One of the great works of the 20th century, Kafka's The Trial has been read as a study of political power, a pessimistic religious parable, or a crime novel where the accused man is himself the problem. In it, a man wakes up one morning to find himself under arrest for an offence which is never explained. Faced with this ambiguous but threatening situation, Josef K. gradually succumbs to its psychological pressure.
One of the iconic figures of modern world literature, Kafka writes about universal problems of guilt, responsibility, and freedom. He offers no solutions, but provokes his readers to arrive at meanings of their own. Mike Mitchell's translation captures Kafka's distinctive style. Based on the best available German text, it includes not only the main text but the chapters Kafka left incomplete.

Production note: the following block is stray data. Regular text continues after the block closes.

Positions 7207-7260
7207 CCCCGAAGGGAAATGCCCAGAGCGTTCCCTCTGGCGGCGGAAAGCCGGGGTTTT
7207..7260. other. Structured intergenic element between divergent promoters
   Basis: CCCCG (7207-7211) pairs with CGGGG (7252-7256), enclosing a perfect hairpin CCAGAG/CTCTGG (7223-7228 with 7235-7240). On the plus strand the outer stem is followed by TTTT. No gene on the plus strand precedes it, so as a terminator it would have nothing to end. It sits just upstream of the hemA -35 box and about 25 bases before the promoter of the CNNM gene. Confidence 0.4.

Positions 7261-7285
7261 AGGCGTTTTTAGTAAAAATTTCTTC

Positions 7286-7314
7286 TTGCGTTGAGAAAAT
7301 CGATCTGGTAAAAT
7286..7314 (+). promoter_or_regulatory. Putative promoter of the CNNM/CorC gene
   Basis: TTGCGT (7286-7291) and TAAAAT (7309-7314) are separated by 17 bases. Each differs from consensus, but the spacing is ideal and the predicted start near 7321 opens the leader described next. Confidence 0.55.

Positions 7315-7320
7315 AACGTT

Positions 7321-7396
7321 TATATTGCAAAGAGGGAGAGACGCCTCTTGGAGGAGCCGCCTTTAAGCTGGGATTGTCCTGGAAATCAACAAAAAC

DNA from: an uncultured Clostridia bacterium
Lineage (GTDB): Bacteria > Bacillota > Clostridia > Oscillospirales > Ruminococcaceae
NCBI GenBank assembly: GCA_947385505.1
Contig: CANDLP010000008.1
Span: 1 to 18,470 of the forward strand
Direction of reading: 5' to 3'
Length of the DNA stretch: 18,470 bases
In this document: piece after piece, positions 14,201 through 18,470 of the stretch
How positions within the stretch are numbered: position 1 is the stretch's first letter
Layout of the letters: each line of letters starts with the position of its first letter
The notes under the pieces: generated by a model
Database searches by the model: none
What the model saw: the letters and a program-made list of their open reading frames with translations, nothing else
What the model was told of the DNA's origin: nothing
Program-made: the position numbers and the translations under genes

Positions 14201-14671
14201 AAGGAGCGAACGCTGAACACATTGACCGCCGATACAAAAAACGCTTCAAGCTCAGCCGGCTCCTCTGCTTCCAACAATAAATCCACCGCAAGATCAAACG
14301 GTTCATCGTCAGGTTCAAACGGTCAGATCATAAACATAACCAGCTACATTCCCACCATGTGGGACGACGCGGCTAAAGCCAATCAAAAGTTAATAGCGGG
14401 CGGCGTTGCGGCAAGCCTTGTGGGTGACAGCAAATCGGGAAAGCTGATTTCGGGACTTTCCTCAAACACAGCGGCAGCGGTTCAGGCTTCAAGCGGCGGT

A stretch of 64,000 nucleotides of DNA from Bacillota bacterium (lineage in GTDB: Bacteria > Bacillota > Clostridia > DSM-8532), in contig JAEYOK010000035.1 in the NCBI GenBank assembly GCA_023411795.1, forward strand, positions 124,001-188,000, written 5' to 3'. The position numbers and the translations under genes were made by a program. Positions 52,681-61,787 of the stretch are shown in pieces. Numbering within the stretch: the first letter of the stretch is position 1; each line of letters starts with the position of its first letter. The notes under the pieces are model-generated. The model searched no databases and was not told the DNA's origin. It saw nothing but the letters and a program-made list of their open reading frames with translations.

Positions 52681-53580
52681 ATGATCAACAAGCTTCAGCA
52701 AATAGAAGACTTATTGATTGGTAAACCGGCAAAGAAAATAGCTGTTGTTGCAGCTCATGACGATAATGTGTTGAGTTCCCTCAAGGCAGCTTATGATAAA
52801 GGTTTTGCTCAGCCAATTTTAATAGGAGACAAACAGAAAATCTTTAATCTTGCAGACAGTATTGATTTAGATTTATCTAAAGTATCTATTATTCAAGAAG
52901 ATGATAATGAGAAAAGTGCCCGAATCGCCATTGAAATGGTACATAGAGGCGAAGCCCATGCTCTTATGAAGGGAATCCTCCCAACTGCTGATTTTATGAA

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The Trial: Lost in a Sea of Pretentious Fishes.
I am entirely convinced that the point of this book went totally over my head and I completely missed it. I swam in a sea of surrealism laced with pretentious fishes, got really lost and drowned in it.
It hasn't put me off of books from this genre. Classics are always going to have amazing stories and sometimes you're going to come across one that you just don't understand why everyone makes such a big deal about it.
Yes. Scott Brick is a very good narrator, well paced and an interesting, well spoken voice.
I was disappointed. I had been lead to believe this was one of the greats. I found it to be really pretentious and boring. It failed to grip me and I could have been listening to something else but for me Classics are books that should be read by everyone, so that they can be discussed and debated. So really I am glad to have read it so I can have an opinion on it but unfortunately it will be a negative one.